• Astronomers detected the chemical phosphine in Venus' atmosphere ine June 2017, sparking nearly three years of observation and research
  • Scientists previously believed Venus' heat and toxic atmospheric makeup meant chemicals like phosphine couldn't exist for long periods of time
  • While some scientists were excited at the prospect of Venus housing microbial organisms, others cautioned there may still be an inorganic cause

A new discovery on the planet Venus has scientists and astronomers wondering if there could be life on Earth's closest planetary neighbor.

The findings were reported in a paper published Monday in Nature Astronomy after a group of astronomers detected and observed the chemical phosphine in Venus’ atmosphere for nearly three years. It was considered a surprising discovery because the planet’s atmosphere is considered so acidic any trace of phosphine would immediately disperse.

Using the James Clerk Maxwell Telescope in Hawaii and Atacama Large Millimeter/submillimeter Array in Chile, researchers observed Venus since it was discovered in June 2017 to try and locate a geological or chemical reason to explain phosphine’s presence. However, no discernable source was ever identified during their observations. This led the group to reach two possible conclusions – Venus’ atmosphere was creating surprising chemical reactions to produce phosphine or microbial organisms reside within the atmosphere.

“This is an astonishing and ‘out of the blue’ finding,” Massachusetts Institute of Technology planetary scientist Sara Seager, one of the paper’s authors, told the New York Times. “It will definitely fuel more research into the possibilities for life in Venus’ atmosphere.”

Seager’s comment reflected the excitement at the discovery among the research team and similar excitement was seen by other researchers about the prospect of life on Venus.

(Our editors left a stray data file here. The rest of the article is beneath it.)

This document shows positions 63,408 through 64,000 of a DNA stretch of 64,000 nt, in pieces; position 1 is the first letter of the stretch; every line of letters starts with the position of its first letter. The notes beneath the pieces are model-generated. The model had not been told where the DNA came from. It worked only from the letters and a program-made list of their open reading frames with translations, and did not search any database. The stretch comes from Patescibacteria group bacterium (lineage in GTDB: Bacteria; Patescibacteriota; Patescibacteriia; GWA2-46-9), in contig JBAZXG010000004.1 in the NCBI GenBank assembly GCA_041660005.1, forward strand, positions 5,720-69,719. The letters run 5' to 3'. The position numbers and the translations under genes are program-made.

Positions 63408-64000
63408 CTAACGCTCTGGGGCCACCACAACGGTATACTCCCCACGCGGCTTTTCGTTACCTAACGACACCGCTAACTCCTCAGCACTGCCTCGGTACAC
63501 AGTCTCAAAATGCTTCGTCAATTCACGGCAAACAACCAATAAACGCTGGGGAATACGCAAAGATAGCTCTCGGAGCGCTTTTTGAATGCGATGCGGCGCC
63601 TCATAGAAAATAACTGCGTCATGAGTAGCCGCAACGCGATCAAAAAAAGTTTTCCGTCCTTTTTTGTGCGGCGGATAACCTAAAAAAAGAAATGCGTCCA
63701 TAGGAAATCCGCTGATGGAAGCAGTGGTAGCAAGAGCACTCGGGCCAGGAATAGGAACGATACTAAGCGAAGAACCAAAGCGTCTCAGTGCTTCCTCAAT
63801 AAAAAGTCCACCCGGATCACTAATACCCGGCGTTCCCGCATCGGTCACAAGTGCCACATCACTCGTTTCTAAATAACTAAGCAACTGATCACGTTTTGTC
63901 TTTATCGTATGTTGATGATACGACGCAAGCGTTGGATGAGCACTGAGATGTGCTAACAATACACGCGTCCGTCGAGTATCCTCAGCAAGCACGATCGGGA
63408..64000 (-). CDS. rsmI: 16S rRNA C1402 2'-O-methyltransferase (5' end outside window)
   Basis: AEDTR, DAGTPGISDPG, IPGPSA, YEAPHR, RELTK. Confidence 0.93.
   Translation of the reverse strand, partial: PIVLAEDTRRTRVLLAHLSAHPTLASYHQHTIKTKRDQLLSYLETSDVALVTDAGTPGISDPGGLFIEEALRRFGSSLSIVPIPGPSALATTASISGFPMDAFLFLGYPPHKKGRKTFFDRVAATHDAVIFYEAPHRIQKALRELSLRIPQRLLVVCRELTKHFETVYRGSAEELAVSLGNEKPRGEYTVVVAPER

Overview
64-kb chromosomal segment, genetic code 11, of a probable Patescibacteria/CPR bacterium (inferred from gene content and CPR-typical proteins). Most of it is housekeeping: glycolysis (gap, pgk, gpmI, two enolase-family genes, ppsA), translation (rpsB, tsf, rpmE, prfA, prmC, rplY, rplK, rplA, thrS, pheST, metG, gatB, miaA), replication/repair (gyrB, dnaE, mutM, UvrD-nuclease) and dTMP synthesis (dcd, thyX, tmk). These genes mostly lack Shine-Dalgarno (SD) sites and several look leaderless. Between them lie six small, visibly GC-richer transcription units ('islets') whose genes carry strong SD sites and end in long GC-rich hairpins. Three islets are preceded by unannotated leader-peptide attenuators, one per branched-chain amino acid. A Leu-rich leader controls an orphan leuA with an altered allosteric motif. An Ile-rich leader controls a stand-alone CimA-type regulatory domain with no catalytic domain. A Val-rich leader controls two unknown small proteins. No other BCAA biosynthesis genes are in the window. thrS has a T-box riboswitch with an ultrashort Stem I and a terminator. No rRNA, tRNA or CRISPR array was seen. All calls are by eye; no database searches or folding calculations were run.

“There’s been a lot of buzz about phosphine as a biosignature gas for exoplanets recently,” Georgetown University planetary scientist Sarah Johnson Stewart said.

“Venus has been ignored by NASA for so long. It’s really a shame.”

Stewart’s comment is in reference to ongoing research and observation focused further out in the Solar System. Any research into alien life historically focused on Mars while the icy moons of Europa and Enceladus have drawn scientists focus more recently.

Venus was largely ignored due to the planet being considered inhospitable to any form of life due to the atmospheric makeup. Most of the atmosphere is comprised of carbon dioxide and sulfuric acid, making it a highly toxic atmosphere. The atmosphere serves to trap heat from the sun, as well, and essentially bake the planet in dangerously high temperatures.

Venus’ temperature typically averages over 800 degrees Fahrenheit, making it the hottest planet in the Solar System despite Mercury being closer.

However, some scientists have cautioned there may still be some unidentified source for the gas that isn’t biological. The University of California, Riverside associate professor of planetary astrophysics Stephen Kane told NPR the gas could be “remnants of some past ecosystem” rooted in the planet’s geology that sustained itself in the upper atmosphere.

“We do need to seriously consider that there is a much more natural geological explanation that we just haven't figured out yet,” Kane said.

Despite his statement, Kane said he is still excited about the finding because it raises new questions about the planet referred to as “Earth’s sister planet” due to the similar size and mass. He also said its close proximity to Earth makes observation and potential travel much easier for space agencies around the globe.

“This is a test for us because in this case, we can go to Venus,” Kane said. “This is really an incredibly important test for the whole concept of biosignatures.”

When viewing in ultraviolet light, Venus is striped by light and dark areas. NASA